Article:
As military units patrolled the streets and seized key bridges, the Turkish military declared martial law Friday and said in a statement read out on Turkish television that it had "fully seized control" of the country.
In response, Turkish President Tayyip Erdogan, speaking from an undisclosed location, surfaced via FaceTime on CNN Turk calling on the Turkish people to take to the public squares and go to the airport. "I've never seen anything more powerful than the people," he said.
The president's office would not reveal Erdogan's whereabouts, saying only that he is at a secure location.
A senior U.S. military source tells NBC News that Erdogan, refused landing rights in Istanbul, is reported to be seeking asylum in Germany. The report could not immediately be independently confirmed.
As both sides claimed the upper hand, Turkish Prime Minister Binali Yildirim challenged the military's claim that it was in charge, saying only that there had been "an uprising," according to the Hurriet Daily News. He said Turkey would never allow any "initiative that would interrupt democracy."
Supporters of Turkish President Recep Tayyip Erdogan chant slogans on the main streets on July 15, 2016 in Ankara, Turkey.
Photo Credit: Kutluhan Cucel/Getty Images
Meanwhile, Turks poured out into the streets despite the sound of explosions and gunfire in Istanbul.
In Ankara, the U.S. Embassy issued an emergency message reporting that many bridges had been shut down in Istanbul and that shots have been heard in Ankara. It said the government claimed that its security forces were taking action to contain it.
"We encourage U.S. citizens to shelter in place and do not go the U.S. Embassy or Consulates at this time," the embassy said. "Monitor local press for updates, avoid areas of conflict, and exercise caution if you are in the vicinity of any military or security forces." The U.S. Air Force operaes out of the Incirlik Air Base in south central Turkey.
U.S. troops in Turkey haven't been affected, a spokeswoman for U.S. Air Forces in Europe said in a statement. "We are aware of media reports of the attempted coup in Turkey. Currently, this has no impact on Incirlik AB."
Separately, the Pentagon released a similar statement. "We are monitoring the situation in Turkey closely and are taking appropriate steps to ensure the safety and security of our service members, civilians, their families, and our facilities. As of this time, there has been no impact to Incirlik Air Base and counter-ISIL air operations from Incirlik continue."
NBC News reported later that the threat level at Incirlik has been raised to "delta."
Turkish soldiers block Istanbul's iconic Bosporus Bridge on July 15, 2016, lit in the colors of the French flag in solidarity with the victims of Thursday's attack in Nice, France.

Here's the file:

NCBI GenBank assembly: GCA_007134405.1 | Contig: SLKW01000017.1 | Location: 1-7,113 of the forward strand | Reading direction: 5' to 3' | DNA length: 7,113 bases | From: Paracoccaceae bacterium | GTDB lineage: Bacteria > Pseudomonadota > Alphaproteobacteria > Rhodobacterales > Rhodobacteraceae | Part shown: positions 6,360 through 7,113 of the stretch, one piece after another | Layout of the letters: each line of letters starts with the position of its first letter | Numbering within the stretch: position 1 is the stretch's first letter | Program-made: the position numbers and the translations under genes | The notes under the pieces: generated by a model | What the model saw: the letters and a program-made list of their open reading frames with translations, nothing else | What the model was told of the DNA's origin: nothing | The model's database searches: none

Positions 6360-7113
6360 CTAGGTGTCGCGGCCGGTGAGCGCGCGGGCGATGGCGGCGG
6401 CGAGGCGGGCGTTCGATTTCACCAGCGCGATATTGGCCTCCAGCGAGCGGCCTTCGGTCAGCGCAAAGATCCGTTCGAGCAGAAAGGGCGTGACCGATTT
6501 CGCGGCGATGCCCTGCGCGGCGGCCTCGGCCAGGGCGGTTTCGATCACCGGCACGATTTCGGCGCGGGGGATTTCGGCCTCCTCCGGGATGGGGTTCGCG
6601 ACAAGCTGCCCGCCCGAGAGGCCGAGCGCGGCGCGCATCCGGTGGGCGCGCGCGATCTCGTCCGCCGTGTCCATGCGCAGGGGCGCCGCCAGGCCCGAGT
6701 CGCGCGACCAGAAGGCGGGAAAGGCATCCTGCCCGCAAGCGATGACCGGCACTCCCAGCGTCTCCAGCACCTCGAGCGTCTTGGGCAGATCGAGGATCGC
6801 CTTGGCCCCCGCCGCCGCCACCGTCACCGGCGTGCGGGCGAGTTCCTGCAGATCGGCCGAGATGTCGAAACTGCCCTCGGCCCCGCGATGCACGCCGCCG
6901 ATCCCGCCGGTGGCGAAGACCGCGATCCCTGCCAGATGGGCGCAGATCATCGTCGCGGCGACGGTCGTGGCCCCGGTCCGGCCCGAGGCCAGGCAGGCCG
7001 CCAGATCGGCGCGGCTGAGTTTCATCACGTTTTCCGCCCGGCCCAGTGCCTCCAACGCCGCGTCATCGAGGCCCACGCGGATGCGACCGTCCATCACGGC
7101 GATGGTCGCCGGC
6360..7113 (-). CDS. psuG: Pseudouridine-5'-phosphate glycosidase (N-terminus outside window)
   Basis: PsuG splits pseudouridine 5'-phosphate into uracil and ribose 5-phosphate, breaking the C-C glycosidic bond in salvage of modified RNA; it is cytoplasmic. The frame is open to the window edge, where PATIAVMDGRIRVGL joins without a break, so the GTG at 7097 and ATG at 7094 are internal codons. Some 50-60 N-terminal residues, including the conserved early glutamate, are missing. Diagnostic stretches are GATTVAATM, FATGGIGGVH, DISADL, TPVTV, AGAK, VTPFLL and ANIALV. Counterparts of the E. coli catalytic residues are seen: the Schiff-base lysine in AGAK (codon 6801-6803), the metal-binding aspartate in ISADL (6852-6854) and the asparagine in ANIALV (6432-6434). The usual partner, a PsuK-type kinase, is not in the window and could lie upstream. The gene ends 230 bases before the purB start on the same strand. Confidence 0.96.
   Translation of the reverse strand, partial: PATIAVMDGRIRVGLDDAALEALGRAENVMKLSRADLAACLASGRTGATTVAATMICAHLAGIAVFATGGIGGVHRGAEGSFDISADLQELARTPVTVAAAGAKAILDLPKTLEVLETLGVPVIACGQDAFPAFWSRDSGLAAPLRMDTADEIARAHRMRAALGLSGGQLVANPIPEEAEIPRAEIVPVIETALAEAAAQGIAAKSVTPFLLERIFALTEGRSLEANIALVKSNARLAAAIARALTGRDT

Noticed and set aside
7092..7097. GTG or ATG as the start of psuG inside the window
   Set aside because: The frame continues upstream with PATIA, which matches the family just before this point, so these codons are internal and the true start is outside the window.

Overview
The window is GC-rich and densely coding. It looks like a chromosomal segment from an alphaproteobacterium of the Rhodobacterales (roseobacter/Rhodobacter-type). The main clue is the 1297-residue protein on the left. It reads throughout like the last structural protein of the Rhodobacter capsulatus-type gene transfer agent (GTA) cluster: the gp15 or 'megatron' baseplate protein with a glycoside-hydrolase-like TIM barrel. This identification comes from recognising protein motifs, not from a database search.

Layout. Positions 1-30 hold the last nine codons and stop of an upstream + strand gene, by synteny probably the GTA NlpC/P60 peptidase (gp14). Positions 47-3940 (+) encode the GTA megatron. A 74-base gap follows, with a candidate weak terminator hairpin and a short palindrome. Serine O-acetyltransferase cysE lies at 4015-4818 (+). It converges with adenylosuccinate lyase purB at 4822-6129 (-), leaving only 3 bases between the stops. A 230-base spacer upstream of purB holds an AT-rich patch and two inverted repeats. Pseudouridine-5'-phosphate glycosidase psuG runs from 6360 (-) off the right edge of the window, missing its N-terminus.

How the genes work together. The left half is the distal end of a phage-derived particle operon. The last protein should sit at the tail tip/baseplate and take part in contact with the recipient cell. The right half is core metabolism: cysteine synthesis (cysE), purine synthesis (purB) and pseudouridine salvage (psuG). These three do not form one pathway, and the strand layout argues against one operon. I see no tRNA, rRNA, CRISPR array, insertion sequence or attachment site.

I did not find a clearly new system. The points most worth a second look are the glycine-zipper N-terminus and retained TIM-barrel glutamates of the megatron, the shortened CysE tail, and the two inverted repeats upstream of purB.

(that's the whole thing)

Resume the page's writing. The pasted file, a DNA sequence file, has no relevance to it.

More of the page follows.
Photo Credit: Emrah Gurel/AP
There have been three successful coups in Turkey, a NATO ally, since 1960, and in 1997 the military carried out a "soft" coup, issuing directives to the Turkish government that it was forced to accept. The military has cast itself as the traditional protector of secular, democratic rule.
As the coup attempt unfolded, security forces in Istanbul blocked two bridges connecting the Anatolian side to the European side of the city. Travelers reported on their Twitter accounts that airliners were stopped from taking off, while military aircraft were seen flying over Ankara, the capital.
Dogan News Agency reported that police in Ankara called personnel to their officers. In addition, media reports said ambulances were seen in front of the Turkey's military headquarters.
State-run Anadolu Agency is reporting that Chief of General Staff Hulusi Akar is being kept as a hostage, according to Hurriet Daily News.
The U.S. State Department said on Twitter in a report to American travelers that it was "confirming media reports of gunshots & possible attempted uprising in Turkey. Remain vigilant." Social media — including Twitter, and Facebook —were all blocked in the country.
CNNTürk reported that the coup attempt got underway in Ankara when two busloads of soldiers entered the headquarters of the state-run TRT news agency, and that the channel then started to broadcast a stream of weather forecasts, Hurriet reported.
The Turkish military statement was read out by the normal news anchor on TRT television, saying the military had taken action "to reinstall the constitutional order, democracy, human rights and freedoms, to ensure that the rule of law once again reigns in the country, for the law and order to be reinstated," the private Dogan agency reported.
The military said that "all international agreements and commitments will remain. We pledge that good relations with all world countries will continue."
The anchor said the statement was issued in the name of a so-called "peace council," according to a local resident.
Meanwhile, the head of the ruling Justice and Development Party's (AKP) in a phone call with CNNTürk called on citizens to hit the streets, saying that a group of soldiers were trying to take him and other party members out of the building, Hurriet reported.
Contributing: Oren Dorell in Washington and Michael Burke in McLean,Va., for USA TODAY; Air Force Times reporter Oriana Pawlyk